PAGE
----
Thanks to BEER NC, a complete roundup of North Carolina’s breweries is just a few taps away on your mobile device. This fall, we’re making the experience even easier with our
Thanks to BEER NC, a complete roundup of North Carolina’s breweries is just a few taps away on your mobile device. This fall, we’re making the experience even easier with our regional ale trail series. Designed to help you navigate the brewing scene in cities across North Carolina via walkable itineraries, these monthly guides will quench your thirst for great beer — and travel — across the Old North State.
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In Charlotte’s South End neighborhood, you’ll find a particularly walkable (and bikeable) area filled with breweries and beer gardens, perfect for enjoying the weather with Fido on a fall afternoon.
To start your journey, drive to Hyde Brewing — or take the train. It’s located directly along the Charlotte Light Rail, right next to New Bern Station. Inside, plants hang from the ceiling and crawl down shelves, giving the open interior a greenhouse vibe. Try the Patchwork Orange, an IPA with notes of orange peel, grapefruit, and papaya, or the Lavender Skies, a saison brewed with lavender buds and locally sourced honey from Wehrloom Honey in Robbinsville.
Next, walk right across the street to Triple C. Grab a bite from a food truck in their beer garden, and, on Saturday evenings, stick around for live music. They’re well-known for their award-winning 3C IPA, but if you prefer a lighter option, try the Golden Boy blonde ale.
Leave Griffith Street behind and hop onto the Rail Trail, a 3.5-mile paved path that follows alongside Charlotte’s light rail, for a 20-minute stroll down to Sycamore Brewing. Along the way, you’ll pass art installations and “pocket parks,” and you can take in the beauty of the Charlotte skyline. Sycamore’s huge beer garden is the perfect place to crowd around a picnic table with friends. To celebrate the season, we suggest trying the Gourd Have Mercy Pumpkin Amber.
Raleigh’s flourishing brewing scene means plenty of options no matter what part of the city you find yourself in. A visit to these three breweries is easily combined with a day of shopping and strolling along Glenwood Avenue.
With white tile, brass accents, and sleek modern furniture, this space branches out from the typical brewery surroundings in favor of more upscale digs. Try the award-winning Mosaic Reprise, a session IPA.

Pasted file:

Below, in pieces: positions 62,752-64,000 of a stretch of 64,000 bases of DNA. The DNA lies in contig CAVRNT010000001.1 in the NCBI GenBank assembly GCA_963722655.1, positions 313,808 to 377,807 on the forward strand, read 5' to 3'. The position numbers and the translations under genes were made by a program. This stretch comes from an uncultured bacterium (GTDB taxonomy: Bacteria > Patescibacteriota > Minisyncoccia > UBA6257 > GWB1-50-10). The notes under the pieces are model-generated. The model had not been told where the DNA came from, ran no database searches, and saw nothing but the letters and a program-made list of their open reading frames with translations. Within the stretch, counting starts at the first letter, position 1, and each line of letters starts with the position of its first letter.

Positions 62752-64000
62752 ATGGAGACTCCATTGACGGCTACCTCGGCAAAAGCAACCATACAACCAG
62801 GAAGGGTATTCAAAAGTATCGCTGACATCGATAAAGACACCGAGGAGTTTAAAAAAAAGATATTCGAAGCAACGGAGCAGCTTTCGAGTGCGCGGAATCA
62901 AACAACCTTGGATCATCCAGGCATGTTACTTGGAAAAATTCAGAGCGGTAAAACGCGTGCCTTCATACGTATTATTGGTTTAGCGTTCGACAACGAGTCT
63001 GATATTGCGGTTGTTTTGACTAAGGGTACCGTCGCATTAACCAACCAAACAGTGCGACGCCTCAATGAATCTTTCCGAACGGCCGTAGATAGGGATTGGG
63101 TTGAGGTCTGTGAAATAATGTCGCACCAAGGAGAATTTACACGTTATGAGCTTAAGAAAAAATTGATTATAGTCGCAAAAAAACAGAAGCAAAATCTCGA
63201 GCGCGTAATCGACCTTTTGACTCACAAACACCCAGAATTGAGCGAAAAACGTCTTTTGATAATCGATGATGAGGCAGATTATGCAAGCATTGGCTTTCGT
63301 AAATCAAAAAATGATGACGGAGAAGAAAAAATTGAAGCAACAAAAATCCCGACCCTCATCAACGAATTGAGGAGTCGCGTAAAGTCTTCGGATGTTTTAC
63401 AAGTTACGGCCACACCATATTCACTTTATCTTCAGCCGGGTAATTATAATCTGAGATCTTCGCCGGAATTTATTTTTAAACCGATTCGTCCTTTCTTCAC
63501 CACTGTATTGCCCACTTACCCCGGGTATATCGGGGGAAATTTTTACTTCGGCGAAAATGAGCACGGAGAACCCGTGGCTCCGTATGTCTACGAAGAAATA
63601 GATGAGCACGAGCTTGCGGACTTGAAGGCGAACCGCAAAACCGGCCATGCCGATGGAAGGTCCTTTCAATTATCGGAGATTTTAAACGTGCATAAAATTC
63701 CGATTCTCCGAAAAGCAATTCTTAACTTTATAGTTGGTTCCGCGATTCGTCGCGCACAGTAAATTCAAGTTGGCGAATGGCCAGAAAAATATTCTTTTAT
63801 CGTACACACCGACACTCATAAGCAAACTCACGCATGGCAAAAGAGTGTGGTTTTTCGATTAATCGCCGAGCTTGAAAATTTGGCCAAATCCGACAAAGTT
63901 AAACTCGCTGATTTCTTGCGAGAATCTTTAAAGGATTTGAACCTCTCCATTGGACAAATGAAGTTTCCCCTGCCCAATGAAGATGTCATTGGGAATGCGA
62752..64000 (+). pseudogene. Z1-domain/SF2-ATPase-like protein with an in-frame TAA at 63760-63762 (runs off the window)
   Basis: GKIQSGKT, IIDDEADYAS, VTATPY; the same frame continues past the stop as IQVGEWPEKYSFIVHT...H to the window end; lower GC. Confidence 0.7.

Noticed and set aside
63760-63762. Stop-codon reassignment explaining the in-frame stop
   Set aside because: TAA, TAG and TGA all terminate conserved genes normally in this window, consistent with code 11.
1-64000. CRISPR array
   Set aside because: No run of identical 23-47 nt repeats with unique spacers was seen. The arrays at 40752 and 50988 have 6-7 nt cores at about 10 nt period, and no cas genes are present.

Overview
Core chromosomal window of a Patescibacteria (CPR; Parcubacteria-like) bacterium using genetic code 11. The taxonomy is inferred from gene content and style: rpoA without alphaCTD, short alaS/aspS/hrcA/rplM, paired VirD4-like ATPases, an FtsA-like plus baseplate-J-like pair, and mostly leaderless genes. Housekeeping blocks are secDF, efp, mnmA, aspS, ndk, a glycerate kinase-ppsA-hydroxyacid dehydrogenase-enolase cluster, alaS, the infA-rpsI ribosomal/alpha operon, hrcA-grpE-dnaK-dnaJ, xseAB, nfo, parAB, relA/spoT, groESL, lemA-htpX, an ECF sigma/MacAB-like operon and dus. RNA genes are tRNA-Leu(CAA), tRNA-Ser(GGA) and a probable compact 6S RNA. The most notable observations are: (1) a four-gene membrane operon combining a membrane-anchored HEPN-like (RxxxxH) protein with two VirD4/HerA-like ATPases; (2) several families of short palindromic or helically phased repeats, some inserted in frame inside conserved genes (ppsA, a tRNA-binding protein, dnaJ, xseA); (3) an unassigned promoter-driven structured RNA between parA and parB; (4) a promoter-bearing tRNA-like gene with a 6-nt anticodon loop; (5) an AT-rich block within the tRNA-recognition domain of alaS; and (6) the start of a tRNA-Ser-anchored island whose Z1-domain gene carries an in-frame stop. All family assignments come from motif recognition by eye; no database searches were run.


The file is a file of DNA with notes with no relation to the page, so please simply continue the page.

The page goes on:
Explore along Glenwood Avenue on your way to Boylan Bridge Brewpub in historic Boylan Heights. You’ll find tasty brews, good food, and one of the city’s best views from their open patio.
A 10-minute walk could turn into an all-day adventure on the next leg of your journey to Crank Arm. You’ll pass the Contemporary Art Museum of Raleigh, Boxcar Bar + Arcade, and Videri Chocolate Factory, but don’t get too distracted — the Whitewall Wheat Belgian-style wit and the Rickshaw rye IPA are worth staying focused for.
Try the three newest additions to the city’s blossoming downtown brewing scene, all located in former warehouses and industrial spaces.
Start your visit at Wise Man, where you’ll find an ever-changing lineup of beers, daily food trucks, and plenty of room to spread out in an airy brick taproom, a renovated 1929 warehouse.
Leave Wise Man for a walk around the block to Fiddlin’ Fish, located in a former tobacco warehouse. The brewery was started by two cousins who grew up with a love of the outdoors. Their brewery’s name comes from childhood summers spent in the Blue Ridge Mountains, and — true to its name — you’ll find a colorful mural of a fish painted by locals, wooden fish-shaped flight trays, and, yes, some appropriately named brews. Get in the spirit and try That Fish Cray, a New England IPA.
A 10-minute walk will take you to Incendiary Brewing, an ultra-cool spot with sparse, industrial construction paired with an outdoor space inside a former power plant. Try the Honey Blonde while you take in the surroundings — it’s the perfect place to end your day.